El Niño–Southern Oscillation

El Niño-Southern OscillationEl NiñoENSOEl Niño Southern OscillationSouthern OscillationSouthern Oscillation IndexEl Nino Southern OscillationLa NiñaEl Nino eventsEl Niño events
El Niño–Southern Oscillation (ENSO) is an irregularly periodic variation in winds and sea surface temperatures over the tropical eastern Pacific Ocean, affecting the climate of much of the tropics and subtropics.wikipedia
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El Niño

El NinoEl Nino-Southern OscillationEl Niño Southern Oscillation
The warming phase of the sea temperature is known as El Niño and the cooling phase as La Niña.
El Niño is the warm phase of the El Niño–Southern Oscillation (ENSO) and is associated with a band of warm ocean water that develops in the central and east-central equatorial Pacific (between approximately the International Date Line and 120°W), including the area off the Pacific coast of South America.

La Niña

La NinaEl Niño
The warming phase of the sea temperature is known as El Niño and the cooling phase as La Niña.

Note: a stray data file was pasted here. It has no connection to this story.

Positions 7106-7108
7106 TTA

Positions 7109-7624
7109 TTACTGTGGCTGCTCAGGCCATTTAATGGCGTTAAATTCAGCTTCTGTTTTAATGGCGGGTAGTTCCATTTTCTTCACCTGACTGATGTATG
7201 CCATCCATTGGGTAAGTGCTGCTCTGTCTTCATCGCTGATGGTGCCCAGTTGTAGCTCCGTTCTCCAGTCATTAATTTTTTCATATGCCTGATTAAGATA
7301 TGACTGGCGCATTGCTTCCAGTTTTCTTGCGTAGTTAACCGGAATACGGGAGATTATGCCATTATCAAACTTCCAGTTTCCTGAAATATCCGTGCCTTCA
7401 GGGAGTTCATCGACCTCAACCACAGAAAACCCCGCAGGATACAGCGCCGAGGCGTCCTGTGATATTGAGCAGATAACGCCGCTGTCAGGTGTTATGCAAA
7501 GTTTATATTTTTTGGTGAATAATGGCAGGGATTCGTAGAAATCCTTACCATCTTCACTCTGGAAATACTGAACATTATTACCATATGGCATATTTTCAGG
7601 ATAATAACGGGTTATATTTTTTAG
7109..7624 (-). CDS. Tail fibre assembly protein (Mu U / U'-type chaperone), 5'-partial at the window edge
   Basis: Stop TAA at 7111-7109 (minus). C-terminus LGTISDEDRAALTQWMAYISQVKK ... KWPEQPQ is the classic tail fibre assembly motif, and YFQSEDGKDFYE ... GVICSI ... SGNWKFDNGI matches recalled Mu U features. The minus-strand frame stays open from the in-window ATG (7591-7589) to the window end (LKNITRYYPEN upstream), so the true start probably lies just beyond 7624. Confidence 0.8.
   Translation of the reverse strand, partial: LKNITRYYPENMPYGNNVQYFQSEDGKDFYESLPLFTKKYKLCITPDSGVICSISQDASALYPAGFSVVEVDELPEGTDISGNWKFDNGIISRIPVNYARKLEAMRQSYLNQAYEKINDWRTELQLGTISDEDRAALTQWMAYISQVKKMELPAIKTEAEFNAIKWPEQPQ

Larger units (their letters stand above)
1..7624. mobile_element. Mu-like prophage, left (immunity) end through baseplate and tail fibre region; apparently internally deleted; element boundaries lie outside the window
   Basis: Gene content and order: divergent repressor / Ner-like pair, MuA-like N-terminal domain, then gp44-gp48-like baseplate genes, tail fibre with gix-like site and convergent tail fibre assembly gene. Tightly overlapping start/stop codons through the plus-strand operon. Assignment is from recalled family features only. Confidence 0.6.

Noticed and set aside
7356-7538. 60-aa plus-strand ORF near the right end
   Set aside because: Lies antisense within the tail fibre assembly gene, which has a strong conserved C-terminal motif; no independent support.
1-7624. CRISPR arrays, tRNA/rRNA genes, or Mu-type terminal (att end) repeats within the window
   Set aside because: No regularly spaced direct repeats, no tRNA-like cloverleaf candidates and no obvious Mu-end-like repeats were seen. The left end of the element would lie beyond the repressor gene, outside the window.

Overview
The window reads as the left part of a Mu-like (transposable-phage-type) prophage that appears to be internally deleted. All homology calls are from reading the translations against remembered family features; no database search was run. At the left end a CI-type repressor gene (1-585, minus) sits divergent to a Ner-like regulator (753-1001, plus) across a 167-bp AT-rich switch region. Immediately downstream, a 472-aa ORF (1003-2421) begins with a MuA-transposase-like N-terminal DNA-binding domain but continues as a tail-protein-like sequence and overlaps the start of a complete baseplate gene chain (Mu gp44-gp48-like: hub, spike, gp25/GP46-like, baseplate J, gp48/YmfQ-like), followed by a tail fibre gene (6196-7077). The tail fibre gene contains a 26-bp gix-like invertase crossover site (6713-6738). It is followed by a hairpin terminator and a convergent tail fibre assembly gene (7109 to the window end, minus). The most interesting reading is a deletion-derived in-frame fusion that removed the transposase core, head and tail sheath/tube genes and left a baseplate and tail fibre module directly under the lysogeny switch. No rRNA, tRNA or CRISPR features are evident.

La Niña is a coupled ocean-atmosphere phenomenon that is the colder counterpart of El Niño, as part of the broader El Niño–Southern Oscillation climate pattern.

Sea surface temperature

sea surface temperatureswater temperaturesocean temperature
El Niño–Southern Oscillation (ENSO) is an irregularly periodic variation in winds and sea surface temperatures over the tropical eastern Pacific Ocean, affecting the climate of much of the tropics and subtropics.
Between 1985 and 1994, an extensive array of moored and drifting buoys was deployed across the equatorial Pacific Ocean designed to help monitor and predict the El Niño phenomenon.

Humboldt Current

HumboldtPeruHumboldt ocean current
Normally the northward flowing Humboldt Current brings relatively cold water from the Southern Ocean northwards along South America's west coast to the tropics, where it is enhanced by up-welling taking place along the coast of Peru.